Joint constraint of LAI and NEE using observations led to important inferences about the climate sensitivity of the ecosystem carbon balance at the six study sites. From DALECKnorr, most temperate and boreal sites show that SLAIT occurs almost exclusively during spring onset, which leads to a stronger seasonality in SNEET. At some sites (AU-How, FR-LBr, FR-Pue), the two models infer SNEET of opposite sign, demonstrating how process representation of LAI leads to differences in optimized model behavior and response to climate. Furthermore, MDF with DALECKnorr infers stronger SLAIT at colder climate forest sites, as expected from ecophysiological understanding and empirical observations (Richardson et al.2013), highlighting the ability to infer temperature controls on phenology across biomes using this framework. The influence of water availability on LAI at temperate and boreal sites is strongest at the peak or late in the growing season, whereas at the tropical woodland savanna site (AU-How) it impacts LAI from the beginning to the end of the growing season, suggesting biome-specific water controls on phenology. Further development of data-constrained SLAIT and SLAIP will help to reduce the large spread in Earth system model predictions of LAI (Mahowald et al.2016).

The temporal structure of the inferred climate sensitivities has implications for the response of ecosystem carbon cycling to a changing climate. Variability in climate forcing, due to both natural and anthropogenic factors, is not uniform in time or space, with seasonal dependencies on both the variability and trend (Franzke et al.2020). The inferred sensitivities to temperature and precipitation (Figs. 45) show strong seasonality, so the seasonal structure of future climate change will have a strong impact on the response of the carbon cycle. For example, a change in spring temperature forcing will have markedly different impacts on LAI and NEE than an equivalent change in fall temperature forcing due to seasonal differences in the intrinsic sensitivity of the terrestrial carbon cycle. The intrinsic sensitivity to climate is the combination of a number of distinct yet interrelated processes, each of which can have different effects on the net carbon balance. Here, the inferred temperature sensitivities of LAI, SLAIT, are positive definite in all cases. However, the inferred temperature sensitivities of NEE, SNEET, can be positive or negative depending on the site and season. The climate sensitivities of NEE integrate over a number of underlying processes, each of which can have differences in sign and magnitude in their sensitivities (e.g., GPP and Re can respond oppositely to precipitation, Fig. A7A8). Constraining these sensitivities using diverse observations provides a robust way toward better representation of carbon–climate feedbacks.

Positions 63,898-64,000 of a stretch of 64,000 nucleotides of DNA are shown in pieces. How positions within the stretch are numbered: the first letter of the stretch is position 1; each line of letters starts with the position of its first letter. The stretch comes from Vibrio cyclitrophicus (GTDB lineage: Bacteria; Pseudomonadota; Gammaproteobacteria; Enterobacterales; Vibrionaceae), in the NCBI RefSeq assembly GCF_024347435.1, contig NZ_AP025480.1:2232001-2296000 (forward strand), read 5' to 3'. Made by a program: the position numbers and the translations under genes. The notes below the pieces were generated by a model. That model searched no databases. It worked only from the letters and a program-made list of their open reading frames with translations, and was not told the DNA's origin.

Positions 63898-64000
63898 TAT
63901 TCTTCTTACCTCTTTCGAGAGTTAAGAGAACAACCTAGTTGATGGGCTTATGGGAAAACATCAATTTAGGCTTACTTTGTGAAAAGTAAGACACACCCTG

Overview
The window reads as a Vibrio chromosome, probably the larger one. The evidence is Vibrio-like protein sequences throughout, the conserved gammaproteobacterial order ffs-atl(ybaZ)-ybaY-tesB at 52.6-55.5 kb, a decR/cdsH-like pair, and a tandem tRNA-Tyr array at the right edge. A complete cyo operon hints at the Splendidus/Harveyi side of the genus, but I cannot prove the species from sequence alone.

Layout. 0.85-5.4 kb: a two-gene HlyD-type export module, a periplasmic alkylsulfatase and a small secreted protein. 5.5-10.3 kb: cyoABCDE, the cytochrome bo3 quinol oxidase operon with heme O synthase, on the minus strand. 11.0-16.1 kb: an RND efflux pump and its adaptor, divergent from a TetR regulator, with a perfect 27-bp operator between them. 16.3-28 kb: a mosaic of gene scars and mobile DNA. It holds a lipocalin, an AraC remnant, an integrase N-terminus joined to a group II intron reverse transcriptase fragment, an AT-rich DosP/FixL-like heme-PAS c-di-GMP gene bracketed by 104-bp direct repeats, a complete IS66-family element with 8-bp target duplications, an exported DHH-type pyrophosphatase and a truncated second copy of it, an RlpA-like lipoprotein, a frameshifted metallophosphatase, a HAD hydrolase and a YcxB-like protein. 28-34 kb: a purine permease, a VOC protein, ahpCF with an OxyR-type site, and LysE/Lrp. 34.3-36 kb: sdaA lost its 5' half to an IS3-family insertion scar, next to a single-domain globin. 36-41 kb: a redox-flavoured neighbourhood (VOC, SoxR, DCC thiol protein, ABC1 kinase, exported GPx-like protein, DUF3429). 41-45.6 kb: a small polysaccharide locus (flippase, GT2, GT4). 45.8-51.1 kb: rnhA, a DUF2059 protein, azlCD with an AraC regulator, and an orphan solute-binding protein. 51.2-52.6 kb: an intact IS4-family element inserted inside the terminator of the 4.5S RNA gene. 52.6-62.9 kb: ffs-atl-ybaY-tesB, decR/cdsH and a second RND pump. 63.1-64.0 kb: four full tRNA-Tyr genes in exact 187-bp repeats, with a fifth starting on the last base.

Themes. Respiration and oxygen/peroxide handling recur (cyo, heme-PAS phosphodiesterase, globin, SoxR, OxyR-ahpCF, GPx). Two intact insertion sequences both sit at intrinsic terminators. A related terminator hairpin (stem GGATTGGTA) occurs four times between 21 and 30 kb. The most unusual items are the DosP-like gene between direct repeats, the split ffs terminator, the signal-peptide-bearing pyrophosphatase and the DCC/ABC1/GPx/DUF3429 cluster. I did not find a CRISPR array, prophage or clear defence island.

Many phenological processes operate on timescales shorter than the monthly time step used in this analysis. Therefore, accurately resolving specific phenological events such as spring onset or fall senescence events, which can occur within days to weeks, is outside the scope of this study. However, the necessary mechanisms are included in the Knorr LAI model, providing a path toward finer timescale analyses, which would help to characterize phenological responses to climate and the relationship with NEE. In any case, as outlined by Keenan et al. (2020), data-informed process modeling is key to resolving these processes, as implemented here, so that explicit consideration of processes and observational uncertainties can be mapped onto the inferred climate sensitivities.

4 Conclusions